Skip to main content

Together we are beating cancer

Donate now
  • For Researchers

Viewpoint: A new way of taming the cell cycle with cancer drugs

by Iain Hagan | Research Feature

14 October 2020

0 comments 0 comments

Socially distanced photo of Iain Hagan and Wendy Trotter

Iain Hagan and Wendy Trotter at the Cancer Research UK (CRUK) Manchester Institute developed a new approach to synchronise the cell division cycle of an entire population of human cells in culture. Iain believes the approach – now published in Open Biology – will be a game changer for cell biologists.

Our new paper is my first publication on human cells since I started working on cell division in yeast 36 years ago. I see it as a bit of a mark of the dawn of a new era for our laboratory.

The method that Wendy and I developed exploits the ability of CDK4/6 inhibitor drugs to arrest cell cycle progression at a natural pause point of the cycle: the restriction point. After synchronisation and re-initiation of the cycle, all the cells in the population go through it at the same time and at the same rate. This makes it possible to do biochemical and functional analyses of the changes that happen in cells at specific points of the cycle.

After synchronisation and re-initiation of the cycle, all the cells in the population go through it at the same time and at the same rate.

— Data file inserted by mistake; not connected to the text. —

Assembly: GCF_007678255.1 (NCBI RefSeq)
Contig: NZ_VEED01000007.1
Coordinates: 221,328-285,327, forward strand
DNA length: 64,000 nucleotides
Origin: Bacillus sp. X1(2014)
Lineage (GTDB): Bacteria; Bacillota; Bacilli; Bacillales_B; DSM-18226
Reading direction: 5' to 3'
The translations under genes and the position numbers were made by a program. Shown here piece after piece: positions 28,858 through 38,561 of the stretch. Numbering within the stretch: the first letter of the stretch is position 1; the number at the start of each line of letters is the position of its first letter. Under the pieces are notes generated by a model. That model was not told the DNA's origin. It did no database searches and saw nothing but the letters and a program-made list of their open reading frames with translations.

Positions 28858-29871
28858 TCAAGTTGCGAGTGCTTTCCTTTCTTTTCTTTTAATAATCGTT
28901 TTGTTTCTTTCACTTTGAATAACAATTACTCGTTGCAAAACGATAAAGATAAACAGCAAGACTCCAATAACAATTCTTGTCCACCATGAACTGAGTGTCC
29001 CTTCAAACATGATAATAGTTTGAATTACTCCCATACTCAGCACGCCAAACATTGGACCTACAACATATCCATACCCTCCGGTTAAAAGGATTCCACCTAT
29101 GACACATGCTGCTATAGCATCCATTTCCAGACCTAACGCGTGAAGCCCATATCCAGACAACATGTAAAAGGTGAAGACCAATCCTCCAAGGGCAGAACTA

With this method, we can also keep the cells out of the cycle for up to 48 hours and they retain their ability to resume synchronous cell cycling. We can use that time to turn on, turn off or replace any molecule we want to investigate. When we let the cells return to the cycle, we can find out what happened to the molecules or the cells we’ve interfered with. 

Many of these molecular manipulations take hours to come into effect. If cells were still dividing, it would be hard to work out whether any changes observed in the cells were a consequence of problems in the previous cycle, or were indeed providing the desired insight into the function of molecules and the behaviour of cells within the actual cycle under study.

Although these types of analyses may sound straightforward, they have been impossible to do with this level of fidelity up to now. The gold standard for cell cycle synchronisation has been the double thymidine block approach, which stops the cell cycle at the phase of DNA replication. This approach was developed in 1962 – the first paper was published five months before I was born – and there has been nothing to rival it since. But this method causes a lot of damage to DNA, and the subsequent cell cycle is far from normal. So it’s very difficult to study the biochemistry of DNA replication or transcription, or chromatin biology, with a double thymidine block.

By contrast, the approach we’ve developed uses CDK4/6 inhibitors, which are clinically approved to treat breast cancer. Cancer is a disease of cell proliferation, so stopping the cell cycle has a profound impact on disease progression. One of these drugs in particular, abemaciclib, has emerged as an effective therapy for patients with the hard-to-treat triple negative breast cancer. We show in our paper that CDK4/6 inhibitors have no impact upon DNA integrity, so our approach will be a game changer for researchers studying DNA biology.

The approach we’ve developed uses CDK4/6 inhibitors, which are clinically approved to treat breast cancer.